9.5 Theses

In this 500th anniversary year of the Reformation, there are countless angles from which to think about that event and its continuing significance. By no means the least important is the fact that Luther’s Reformation in particular was in many respects a university-based movement. And still in our . . . . Continue Reading »

First Church of Intersectionality

I recently attended an academic conference at the University of Notre Dame called “Intersectional Inquiries and Collaborative Action: Gender and Race.” It felt like a return to my undergraduate years in the early 1990s. I saw women with shaved heads wearing ethnic print scarves, Birkenstocks, . . . . Continue Reading »

Caribbean Rhapsode

The great poet of the Caribbean, Derek Walcott, passed away at home on his native island of St. Lucia on March 17. It is hard to summarize his achievement. He wrote more than twenty books of poetry, most notably Omeros (1990), which transplants the Trojan War to the Caribbean fishing world . . . . Continue Reading »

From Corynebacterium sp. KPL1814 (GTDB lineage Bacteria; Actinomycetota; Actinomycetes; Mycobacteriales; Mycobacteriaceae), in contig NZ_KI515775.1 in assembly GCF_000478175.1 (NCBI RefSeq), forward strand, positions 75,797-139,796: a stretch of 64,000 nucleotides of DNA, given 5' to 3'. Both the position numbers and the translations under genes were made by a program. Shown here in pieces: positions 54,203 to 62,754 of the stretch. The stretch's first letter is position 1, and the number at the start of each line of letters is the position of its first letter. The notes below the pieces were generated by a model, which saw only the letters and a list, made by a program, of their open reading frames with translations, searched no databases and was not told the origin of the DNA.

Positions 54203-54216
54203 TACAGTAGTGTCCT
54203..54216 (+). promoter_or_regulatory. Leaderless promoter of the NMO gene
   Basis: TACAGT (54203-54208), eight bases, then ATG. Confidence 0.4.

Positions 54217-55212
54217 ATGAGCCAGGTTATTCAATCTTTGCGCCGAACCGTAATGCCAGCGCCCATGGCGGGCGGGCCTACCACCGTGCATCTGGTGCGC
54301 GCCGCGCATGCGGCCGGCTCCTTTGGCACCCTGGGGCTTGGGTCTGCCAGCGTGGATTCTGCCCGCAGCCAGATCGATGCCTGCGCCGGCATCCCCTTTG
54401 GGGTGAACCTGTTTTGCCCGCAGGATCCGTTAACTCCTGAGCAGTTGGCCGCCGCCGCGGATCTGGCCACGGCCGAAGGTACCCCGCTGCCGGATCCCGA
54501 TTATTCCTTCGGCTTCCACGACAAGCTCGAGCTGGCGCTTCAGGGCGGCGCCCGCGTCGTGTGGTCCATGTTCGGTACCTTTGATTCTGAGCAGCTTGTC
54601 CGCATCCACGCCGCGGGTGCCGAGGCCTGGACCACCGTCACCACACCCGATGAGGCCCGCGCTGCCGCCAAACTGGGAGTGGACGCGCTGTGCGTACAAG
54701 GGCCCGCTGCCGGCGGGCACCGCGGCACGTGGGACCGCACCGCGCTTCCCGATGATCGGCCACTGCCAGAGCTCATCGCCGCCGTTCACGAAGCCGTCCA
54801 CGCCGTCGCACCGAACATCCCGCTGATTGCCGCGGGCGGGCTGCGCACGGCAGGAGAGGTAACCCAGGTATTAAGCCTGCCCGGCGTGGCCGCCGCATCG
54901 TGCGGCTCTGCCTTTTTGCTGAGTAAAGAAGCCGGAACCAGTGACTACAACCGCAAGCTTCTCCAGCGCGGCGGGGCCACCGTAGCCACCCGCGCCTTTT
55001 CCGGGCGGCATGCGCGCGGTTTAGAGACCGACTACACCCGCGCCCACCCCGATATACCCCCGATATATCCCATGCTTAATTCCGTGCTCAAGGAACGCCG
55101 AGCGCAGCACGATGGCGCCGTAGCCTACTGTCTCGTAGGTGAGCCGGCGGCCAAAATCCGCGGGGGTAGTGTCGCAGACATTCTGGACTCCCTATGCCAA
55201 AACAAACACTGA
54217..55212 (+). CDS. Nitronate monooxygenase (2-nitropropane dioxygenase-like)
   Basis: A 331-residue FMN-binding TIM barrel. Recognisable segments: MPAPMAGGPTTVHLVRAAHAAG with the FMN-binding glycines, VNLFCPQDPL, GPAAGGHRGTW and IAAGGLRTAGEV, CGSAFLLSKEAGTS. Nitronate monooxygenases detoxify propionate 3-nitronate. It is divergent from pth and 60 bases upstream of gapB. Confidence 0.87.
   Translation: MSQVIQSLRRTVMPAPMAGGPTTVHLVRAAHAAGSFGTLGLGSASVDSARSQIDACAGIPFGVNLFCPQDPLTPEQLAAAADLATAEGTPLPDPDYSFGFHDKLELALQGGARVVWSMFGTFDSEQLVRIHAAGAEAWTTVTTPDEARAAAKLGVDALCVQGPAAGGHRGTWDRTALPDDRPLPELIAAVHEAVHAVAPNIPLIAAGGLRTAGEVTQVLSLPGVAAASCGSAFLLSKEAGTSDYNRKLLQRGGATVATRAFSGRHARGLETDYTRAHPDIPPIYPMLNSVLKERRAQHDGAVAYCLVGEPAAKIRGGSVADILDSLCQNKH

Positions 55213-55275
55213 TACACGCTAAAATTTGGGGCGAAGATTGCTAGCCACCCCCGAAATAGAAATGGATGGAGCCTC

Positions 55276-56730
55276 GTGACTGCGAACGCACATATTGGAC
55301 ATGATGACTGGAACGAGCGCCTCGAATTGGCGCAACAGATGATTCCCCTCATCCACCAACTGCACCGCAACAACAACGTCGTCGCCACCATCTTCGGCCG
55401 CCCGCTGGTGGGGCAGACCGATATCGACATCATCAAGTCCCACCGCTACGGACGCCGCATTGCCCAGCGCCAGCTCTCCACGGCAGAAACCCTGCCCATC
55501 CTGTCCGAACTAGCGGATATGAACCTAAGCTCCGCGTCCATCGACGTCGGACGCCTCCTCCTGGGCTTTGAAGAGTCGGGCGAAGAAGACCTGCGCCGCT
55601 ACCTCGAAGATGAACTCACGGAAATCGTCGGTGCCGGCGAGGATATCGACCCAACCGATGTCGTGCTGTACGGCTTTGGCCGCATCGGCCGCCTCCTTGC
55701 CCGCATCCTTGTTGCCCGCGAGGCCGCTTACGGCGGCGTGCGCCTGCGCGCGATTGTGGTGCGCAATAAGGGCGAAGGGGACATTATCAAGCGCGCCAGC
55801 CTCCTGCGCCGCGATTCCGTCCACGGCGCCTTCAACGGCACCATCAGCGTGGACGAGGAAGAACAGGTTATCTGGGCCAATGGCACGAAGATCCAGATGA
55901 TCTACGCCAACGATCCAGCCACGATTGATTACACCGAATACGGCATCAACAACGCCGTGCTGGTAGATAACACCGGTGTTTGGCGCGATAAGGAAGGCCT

The Protest

It wasn’t a perfect evening for a demonstration. The night was cold and damp. On the rain-slick concrete stairs of Harvard’s University Hall, thirty-five undergraduates crowded together, hoping for news coverage and bantering nervously. After weeks of planning, finally the day had come, and we . . . . Continue Reading »

While We’re at It

♦ An exchange of emails by Clintonistas, available courtesy of WikiLeaks, has provoked a great deal of commentary. The chain starts with a message from John Halpin, a fellow at the Center for American Progress. He’s writing to John Podesta, chairman of the Clinton campaign, and Jennifer . . . . Continue Reading »